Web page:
Esports take center stage at Hoover High School with new competitive video game facility
Speaker 1: (00:00)
The eSports team at Hoover high school has a new space to play. K PBS speaks, city Heights, reporter Jacob air takes us there
Speaker 2: (00:11)
An already thriving eSports team got a recent upgrade at Hoover high school, not in a video game, but in real life, the club has a brand new space on campus dedicated to competitive gaming, and it's fully stalked with high-end computers, gaming chairs, headphones, and a lot more.
Speaker 3: (00:28)
I'd say the most popular game that's running on right now, at least in this eSports is still rocket league, super smash bros and ball
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Club captain in Hoover high school, senior Henry qu says the new room is a huge improvement from before.
Speaker 3: (00:43)
Honestly, it's been amazing. I remember I first joined the eSports club here at ho during my sophomore year, and we kind of have like a little underground, I would say thunder era. And we usually play on the school computers. We never kind of had that, uh, luxury. You trying to build one
Speaker 2: (01:03)
For every sports team. There was a coach for Hoover high school's eSports club. It's Jack Wetzel, who also runs the robotics club and teaches math and computer science at the school he's been in charge of the program since 2016.
Speaker 4: (01:16)
I think eSports is, is, is just any digital sport. And it ranging from any, from chess to these competitive first person shooters. But if I was gonna say what it is here at Hoover, it's really a community. And it's it's about students having a safe place where they have like-minded people to collaborate and be friends with
Speaker 2: (01:37)
Hawaii says eSports, provide him an escape from real world difficulties whilst time with his friends, which has been a challenge since the pandemic
Speaker 3: (01:46)
For my sophomore year, I was pretty lonely. I would say during the pandemic, uh, didn't really have anything to talk to. So I would always just play games and having social interactions on there.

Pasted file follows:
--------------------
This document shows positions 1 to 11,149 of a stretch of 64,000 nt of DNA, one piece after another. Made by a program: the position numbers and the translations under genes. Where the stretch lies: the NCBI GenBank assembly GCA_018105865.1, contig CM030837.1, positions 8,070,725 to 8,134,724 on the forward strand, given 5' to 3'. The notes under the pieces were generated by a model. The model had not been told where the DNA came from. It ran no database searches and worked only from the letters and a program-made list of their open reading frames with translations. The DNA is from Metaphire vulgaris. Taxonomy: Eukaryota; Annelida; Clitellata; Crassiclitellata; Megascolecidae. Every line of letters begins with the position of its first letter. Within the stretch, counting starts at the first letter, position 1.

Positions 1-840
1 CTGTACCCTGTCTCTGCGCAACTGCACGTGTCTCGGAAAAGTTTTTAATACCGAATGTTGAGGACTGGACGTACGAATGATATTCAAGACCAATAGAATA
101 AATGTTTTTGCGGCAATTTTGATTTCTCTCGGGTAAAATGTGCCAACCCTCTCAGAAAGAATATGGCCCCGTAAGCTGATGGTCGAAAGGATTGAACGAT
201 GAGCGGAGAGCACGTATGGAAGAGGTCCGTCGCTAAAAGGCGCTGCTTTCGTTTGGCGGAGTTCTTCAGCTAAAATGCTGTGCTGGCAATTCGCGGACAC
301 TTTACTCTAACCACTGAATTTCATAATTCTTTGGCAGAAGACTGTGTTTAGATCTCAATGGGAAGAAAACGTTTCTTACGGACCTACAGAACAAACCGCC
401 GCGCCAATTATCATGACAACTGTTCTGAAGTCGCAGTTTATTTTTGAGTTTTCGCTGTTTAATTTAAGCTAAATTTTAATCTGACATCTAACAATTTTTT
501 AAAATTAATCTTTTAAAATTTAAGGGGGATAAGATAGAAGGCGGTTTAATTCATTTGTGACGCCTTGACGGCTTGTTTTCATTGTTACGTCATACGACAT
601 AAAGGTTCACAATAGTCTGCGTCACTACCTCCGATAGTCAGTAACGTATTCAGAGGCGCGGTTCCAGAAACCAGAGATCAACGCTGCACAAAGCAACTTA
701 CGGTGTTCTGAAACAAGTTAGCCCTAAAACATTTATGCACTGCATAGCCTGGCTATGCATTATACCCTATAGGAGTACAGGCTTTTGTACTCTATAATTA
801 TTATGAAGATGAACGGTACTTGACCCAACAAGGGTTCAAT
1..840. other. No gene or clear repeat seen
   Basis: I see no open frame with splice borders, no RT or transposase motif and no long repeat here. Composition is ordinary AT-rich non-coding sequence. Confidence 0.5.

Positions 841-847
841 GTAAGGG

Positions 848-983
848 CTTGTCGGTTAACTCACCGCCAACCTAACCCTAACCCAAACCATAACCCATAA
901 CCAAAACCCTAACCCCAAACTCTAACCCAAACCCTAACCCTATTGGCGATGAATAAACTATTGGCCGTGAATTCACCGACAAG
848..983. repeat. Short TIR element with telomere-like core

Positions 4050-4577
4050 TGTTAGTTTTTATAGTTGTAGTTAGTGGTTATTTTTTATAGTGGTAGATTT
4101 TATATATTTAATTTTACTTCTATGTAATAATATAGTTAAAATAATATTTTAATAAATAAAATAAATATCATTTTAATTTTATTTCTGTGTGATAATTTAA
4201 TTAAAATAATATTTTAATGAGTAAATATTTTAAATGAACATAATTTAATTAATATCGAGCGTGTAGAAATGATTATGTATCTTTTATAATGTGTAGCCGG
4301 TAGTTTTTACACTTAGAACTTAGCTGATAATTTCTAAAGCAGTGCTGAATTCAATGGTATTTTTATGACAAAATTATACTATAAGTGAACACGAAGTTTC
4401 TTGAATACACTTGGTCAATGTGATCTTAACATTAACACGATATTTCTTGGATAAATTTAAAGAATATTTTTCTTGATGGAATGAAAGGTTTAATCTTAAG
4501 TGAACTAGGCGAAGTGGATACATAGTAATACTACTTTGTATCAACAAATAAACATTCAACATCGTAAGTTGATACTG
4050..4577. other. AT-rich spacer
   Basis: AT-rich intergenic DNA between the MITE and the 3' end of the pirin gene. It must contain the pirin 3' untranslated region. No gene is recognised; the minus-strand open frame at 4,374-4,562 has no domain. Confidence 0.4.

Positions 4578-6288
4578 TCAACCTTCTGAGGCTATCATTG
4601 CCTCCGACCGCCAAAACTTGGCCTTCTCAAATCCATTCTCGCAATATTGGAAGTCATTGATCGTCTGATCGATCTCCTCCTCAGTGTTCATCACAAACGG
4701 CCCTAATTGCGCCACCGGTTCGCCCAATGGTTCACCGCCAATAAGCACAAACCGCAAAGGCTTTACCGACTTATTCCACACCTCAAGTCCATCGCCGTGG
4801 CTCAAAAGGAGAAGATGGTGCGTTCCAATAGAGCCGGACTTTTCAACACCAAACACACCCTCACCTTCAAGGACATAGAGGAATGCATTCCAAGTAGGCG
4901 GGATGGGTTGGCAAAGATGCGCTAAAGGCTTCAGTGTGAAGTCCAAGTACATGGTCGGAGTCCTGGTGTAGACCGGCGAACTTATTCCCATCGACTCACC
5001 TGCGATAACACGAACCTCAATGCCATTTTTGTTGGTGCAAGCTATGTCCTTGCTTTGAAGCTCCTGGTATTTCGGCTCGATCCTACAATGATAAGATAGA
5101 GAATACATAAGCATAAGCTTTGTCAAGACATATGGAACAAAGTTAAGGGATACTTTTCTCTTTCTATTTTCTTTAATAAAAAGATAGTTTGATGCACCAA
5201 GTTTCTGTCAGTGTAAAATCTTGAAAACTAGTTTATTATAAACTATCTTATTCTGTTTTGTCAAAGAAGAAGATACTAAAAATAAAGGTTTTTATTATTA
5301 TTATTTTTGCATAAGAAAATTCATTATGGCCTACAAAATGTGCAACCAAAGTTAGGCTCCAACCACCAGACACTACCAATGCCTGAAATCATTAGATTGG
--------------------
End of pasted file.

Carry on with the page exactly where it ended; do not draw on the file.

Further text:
Speaker 2: (01:57)
Hoover high is just one example of the blossoming eSport scene in San Diego. San Diego state is about to launch a new certificate program called business of eSports, which is open to people of all ages. Newton Lee will be one of the professors. He sees eSports in line with social media platforms, but says they offer competition for all and are more inclusive than traditional sports.
Speaker 5: (02:19)
It doesn't matter if you're black or white or a kid or, or old man or old woman physical disabled, or, you know, fiscal strong, fiscally strong. They all can compete in the same game. To me, that is really truly amazing. You cannot see that in any fiscal sports
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Wetzel says the new room is just the start. They already have competition set up with other schools from around the area and he plans to try to make east sports, a lettering sport in high school,
Speaker 4: (02:46)
High school eSports league is the, the national, um, organization. That's helping gather everybody together. And they're the ones that actually host those games. And then from there, they, the colleges are looking on those websites to see which teams are scoring highest, which ones are doing well through the competitions. Um, and then on top of that, there's actual scholarships from high school eSports league
Speaker 2: (03:09)
Professor Lee says the future of eSports is very bright. In fact, he sees the new SDSU eSports program and other similar educational offerings as a gateway into the science technology engineering and mathematics fields.
Speaker 5: (03:23)
So it makes them especially high school students. More curious about, well, maybe, you know, I'm not going to professional gamer, but I can design your hardware or, oh, I'm really good in art. I can do animation. So that's something that they may not have thought of if there are no eSports
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Professor Lee says one of the biggest challenges for the eSports industry at the moment is the need to introduce more women. But he says it will be difficult because of a number of players creating a toxic environment for women in online gaming circles. That being said, there are efforts underway, such as creating collaborative and less violent video games to bridge the gender gap and open the virtual door on eSports to all Jacob bear KPBS news.
An already thriving esports team got a recent upgrade at Hoover High School, not in a video game — but in real life.
The club has a brand new space on campus dedicated to competitive gaming, and it's fully stocked with high-end computers, gaming chairs, headphones and a lot more.